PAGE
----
209,00 DKK

Forlagsnr. KP00981
Three pieces for piano

Programme note

1. A Tortoise´s Tango (1984) - dur.: 4´
2. Light of a Night - Paul meets bird (1989) - dur.: 6´
3. Hermit Crab Tango - Esperanza (1997) - dur.: 5´
The pieces can be performed together or one by one.

In the1980s, quite a few "finds" turned up in Per Nørgård's music. The material could be, say, a number of song birds' equilibrist melodic lines, the overtones of the ocean surf, or waltzing themes by the schizophrenic artist Adolf Wölfli (1864-1930). Or again, as heard here, it can be the rhythms and motifs of the tango and a Beatles song (with bird), explored in three independent piano pieces that form the Animals in Concert suite, about which the composer writes:

"A Tortoise´s Tango": The tortoise as tango dancer must presumably possess certain rhythmic peculiarities, which I have chosen to express by letting the tune of the tortoise shuffle broadly, tripartite through the strict four partite time of tango.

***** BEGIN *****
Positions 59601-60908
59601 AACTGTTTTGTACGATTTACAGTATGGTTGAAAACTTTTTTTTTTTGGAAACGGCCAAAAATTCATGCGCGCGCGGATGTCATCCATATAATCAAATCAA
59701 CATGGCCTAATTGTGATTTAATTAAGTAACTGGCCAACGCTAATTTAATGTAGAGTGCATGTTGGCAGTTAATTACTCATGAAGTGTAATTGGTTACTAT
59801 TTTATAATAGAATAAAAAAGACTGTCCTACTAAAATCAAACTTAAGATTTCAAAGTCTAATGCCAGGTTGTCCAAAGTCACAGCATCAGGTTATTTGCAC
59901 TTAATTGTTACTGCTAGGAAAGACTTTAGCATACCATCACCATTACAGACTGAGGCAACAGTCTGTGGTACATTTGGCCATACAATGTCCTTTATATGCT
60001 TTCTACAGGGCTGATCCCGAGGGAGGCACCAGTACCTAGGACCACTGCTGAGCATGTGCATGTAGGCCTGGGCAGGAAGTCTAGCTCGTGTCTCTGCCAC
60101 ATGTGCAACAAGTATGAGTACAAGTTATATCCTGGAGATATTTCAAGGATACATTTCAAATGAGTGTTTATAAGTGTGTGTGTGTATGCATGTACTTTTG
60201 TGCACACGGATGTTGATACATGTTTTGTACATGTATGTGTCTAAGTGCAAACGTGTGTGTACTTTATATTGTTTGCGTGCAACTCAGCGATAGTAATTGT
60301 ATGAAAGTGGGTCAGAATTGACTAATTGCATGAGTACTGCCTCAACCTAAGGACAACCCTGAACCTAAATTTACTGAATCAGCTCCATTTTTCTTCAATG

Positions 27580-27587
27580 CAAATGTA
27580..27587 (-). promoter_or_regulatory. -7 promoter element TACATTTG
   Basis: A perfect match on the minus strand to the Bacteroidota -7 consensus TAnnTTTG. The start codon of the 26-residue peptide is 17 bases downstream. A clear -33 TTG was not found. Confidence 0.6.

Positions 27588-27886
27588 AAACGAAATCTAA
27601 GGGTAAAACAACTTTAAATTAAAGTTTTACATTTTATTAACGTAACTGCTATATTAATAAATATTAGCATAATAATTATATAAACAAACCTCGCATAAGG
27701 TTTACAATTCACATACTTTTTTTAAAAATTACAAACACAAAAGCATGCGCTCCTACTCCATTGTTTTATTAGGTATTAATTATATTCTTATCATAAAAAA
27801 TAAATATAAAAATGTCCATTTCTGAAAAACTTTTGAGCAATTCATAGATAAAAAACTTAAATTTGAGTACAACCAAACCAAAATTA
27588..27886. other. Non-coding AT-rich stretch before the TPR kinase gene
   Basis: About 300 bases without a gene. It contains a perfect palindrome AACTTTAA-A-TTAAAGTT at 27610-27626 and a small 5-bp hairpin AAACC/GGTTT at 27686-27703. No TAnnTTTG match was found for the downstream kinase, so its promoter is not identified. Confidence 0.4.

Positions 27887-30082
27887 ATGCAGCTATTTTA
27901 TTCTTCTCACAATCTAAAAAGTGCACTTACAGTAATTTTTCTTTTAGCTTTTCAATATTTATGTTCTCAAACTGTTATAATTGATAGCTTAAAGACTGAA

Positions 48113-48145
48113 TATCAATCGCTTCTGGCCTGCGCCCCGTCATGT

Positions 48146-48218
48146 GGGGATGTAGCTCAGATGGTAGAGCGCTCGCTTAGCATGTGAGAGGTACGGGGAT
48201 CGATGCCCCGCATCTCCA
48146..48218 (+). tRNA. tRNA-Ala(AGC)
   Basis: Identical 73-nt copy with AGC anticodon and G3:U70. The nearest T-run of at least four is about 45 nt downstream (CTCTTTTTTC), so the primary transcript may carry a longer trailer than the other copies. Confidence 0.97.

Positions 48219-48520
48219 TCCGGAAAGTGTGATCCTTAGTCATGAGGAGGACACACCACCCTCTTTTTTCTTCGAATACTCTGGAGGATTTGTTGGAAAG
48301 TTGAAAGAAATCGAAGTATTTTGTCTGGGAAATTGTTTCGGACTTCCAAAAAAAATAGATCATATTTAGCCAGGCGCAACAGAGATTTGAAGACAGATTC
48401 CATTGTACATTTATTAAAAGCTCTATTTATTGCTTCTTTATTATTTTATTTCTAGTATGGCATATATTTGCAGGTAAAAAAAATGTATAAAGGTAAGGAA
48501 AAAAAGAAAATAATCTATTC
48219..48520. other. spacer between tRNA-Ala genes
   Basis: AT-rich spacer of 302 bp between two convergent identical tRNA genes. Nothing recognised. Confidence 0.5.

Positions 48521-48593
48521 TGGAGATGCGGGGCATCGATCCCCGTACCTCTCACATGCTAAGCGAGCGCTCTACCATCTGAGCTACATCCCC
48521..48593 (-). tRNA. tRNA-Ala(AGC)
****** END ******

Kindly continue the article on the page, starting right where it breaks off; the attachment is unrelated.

Tortoise Tango was the original title of this piece, "written for Achilles" (the pianist Yvar Mikhashoff), for his so called tango project", including new tangos for piano by composers from all over the world.

"Light of a Night (Paul meets bird)" was commissioned by pianist Aki Takahashi. It is a "reworked" arrangement for piano of the Beatles song "Blackbird". As some of us will recall, the Beatles on "The White Album" let the beautiful song to the blackbird be accompanied by an (apparently) live blackbird song. It is this authentic bird-motif world that in "Light of a Night" weaves itself into the Beatles melody and in turn is gradually infected by it, so that a completely new third entity ensues: a kind of Bird-rock ballad (or maybe it is a Beatle-bird?).

"Hermit Crab Tango (Esperanza)": The tango situation is quite special for a Hermit Crab. It is a well-known fact that the hermit crab - this soft animal - must run the gauntlet among the many perils at the bottom of the sea when it must move hose. I have chosen to express the angers by a tango pattern - sharp as a cactus - through which the tune, optimistic, slips to its new shelter. I have borrowed the tune from songwriter Hanne Methling´s "Introduction": ´I want to get through this time!' she sings in a ecstatically ascending melody line - and I believe that these words must correspond very well to the mood of the hermit crab: ´Esperanza´- the green runners of hope wind among the latticework formed by the tango rows.